Twitter's six-second video sharing app Vine made headlines early this morning after The Verge discovered that an 'Editor’s Pick' clip within the app linked to pornographic content.
Vine's Editor's Picks are curated content and are therefore displayed at the top of the app, which means a large portion of Vine's users saw the feed containing the inappropriate clip.
Apple originally featured Vine last Friday, shortly after its release, but the Cupertino-based company has now reversed that decision and is no longer promoting Vine via the Editor's Choice section in the App Store.
According to a Twitter spokesperson who spoke to The Verge, the pornographic video was the result of human error.
A human error resulted in a video with adult content becoming one of the videos in Editor’s Picks, and upon realizing this mistake we removed the video immediately. We apologize to our users for the error.
Apple was not satisfied with Twitter's apology, but the app did not receive the same treatment as 500px, which was removed from the App Store last week because it allowed users to search for nude photos.
Though Vine has not been kicked off the App Store, Apple has ceased all promotions for the app. In addition to removing Vine from Editor's Choice, the app is no longer listed under the 'New and Noteworthy' section and it is not featured in the social apps category.
The Verge reports that Vine has begun to hide inappropriate content within the app and is now blocking searches for several pornographic terms. Searching for the offending words no longer brings up search results, though inappropriate content can still be accessed when tapping on a tag.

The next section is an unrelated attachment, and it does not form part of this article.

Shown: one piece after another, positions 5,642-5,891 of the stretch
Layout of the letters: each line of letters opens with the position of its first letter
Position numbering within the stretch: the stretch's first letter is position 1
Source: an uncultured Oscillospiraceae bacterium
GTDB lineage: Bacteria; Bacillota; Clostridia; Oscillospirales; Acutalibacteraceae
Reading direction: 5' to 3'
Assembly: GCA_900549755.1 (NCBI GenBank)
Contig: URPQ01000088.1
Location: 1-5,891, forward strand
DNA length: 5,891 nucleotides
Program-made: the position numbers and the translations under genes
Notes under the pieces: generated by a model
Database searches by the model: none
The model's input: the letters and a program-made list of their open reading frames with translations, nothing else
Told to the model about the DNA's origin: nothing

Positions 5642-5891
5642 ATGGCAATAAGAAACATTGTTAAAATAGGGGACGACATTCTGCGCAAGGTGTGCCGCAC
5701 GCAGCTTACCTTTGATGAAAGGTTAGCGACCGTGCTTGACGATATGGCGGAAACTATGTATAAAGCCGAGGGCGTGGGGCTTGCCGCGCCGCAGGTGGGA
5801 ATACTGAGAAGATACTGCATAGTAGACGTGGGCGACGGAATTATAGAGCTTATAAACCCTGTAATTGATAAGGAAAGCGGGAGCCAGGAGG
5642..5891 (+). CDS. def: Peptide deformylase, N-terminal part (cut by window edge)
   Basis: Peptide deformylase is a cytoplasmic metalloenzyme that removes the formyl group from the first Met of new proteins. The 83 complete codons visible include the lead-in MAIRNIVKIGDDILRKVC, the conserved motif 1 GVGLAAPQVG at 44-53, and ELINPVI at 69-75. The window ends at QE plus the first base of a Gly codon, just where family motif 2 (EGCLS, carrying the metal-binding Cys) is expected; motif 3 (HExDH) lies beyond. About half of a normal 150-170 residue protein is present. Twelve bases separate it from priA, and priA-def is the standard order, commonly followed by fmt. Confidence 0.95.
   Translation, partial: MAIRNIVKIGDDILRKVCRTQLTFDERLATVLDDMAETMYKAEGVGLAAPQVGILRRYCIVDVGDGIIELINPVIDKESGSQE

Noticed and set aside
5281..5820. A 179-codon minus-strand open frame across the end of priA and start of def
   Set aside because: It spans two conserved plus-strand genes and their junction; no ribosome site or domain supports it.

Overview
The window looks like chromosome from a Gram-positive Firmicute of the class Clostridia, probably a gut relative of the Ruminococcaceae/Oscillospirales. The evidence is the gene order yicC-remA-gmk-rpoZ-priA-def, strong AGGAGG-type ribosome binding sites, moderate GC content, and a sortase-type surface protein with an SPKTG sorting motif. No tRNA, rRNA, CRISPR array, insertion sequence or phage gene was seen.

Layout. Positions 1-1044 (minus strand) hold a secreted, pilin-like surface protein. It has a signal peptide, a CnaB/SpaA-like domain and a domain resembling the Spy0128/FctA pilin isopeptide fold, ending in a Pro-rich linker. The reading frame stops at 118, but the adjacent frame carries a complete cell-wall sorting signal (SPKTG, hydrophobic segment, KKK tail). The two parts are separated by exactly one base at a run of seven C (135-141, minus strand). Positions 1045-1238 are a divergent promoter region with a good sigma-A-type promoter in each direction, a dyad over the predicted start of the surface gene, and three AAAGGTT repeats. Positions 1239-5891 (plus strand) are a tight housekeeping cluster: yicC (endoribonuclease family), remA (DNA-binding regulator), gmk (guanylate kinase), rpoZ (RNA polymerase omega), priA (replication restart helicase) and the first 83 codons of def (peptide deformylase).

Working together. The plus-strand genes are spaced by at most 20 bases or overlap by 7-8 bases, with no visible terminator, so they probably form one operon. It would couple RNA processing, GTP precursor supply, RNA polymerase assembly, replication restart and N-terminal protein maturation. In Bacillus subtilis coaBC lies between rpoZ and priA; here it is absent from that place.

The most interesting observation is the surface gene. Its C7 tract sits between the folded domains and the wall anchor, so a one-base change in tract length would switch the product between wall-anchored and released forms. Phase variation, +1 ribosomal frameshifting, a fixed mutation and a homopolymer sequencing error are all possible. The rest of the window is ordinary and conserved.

Top Rated Comments
Not sure if awesome troll, or terrible person.
Not everyone who watches porn is an addict who constantly watches it and can't go a day without it. It's like saying that anyone who has a drink with dinner is a raging alcoholic. Don't take away booze because some people can't control their addictions, and don't take away porn because some people can't control their addictions.
Try this: don't look at any porn for two weeks. Many addicts don't realize they're addicts until they attempt and fail that challenge.
If you don't think being addicted is a problem, consider the amount of extra time you wish you had each day vs. the amount of time spent watching porn.
Porn is a problem. It's much much too easy to become addicted, very difficult to recover from the addition, and it shouldn't be possible to find it without knowing what it is and actively seeking it out.
More on topic: how did this mistake come about? It sounds to me like a staff person must have been watching this content at some point while at work and will likely be fired as a result.
OK, a little more direct response...this is...ah...how shall I say this. I'll keep it clinical. As we in the mental health business say...this is pretty much total doo-doo.
I hope that wasn't too technical...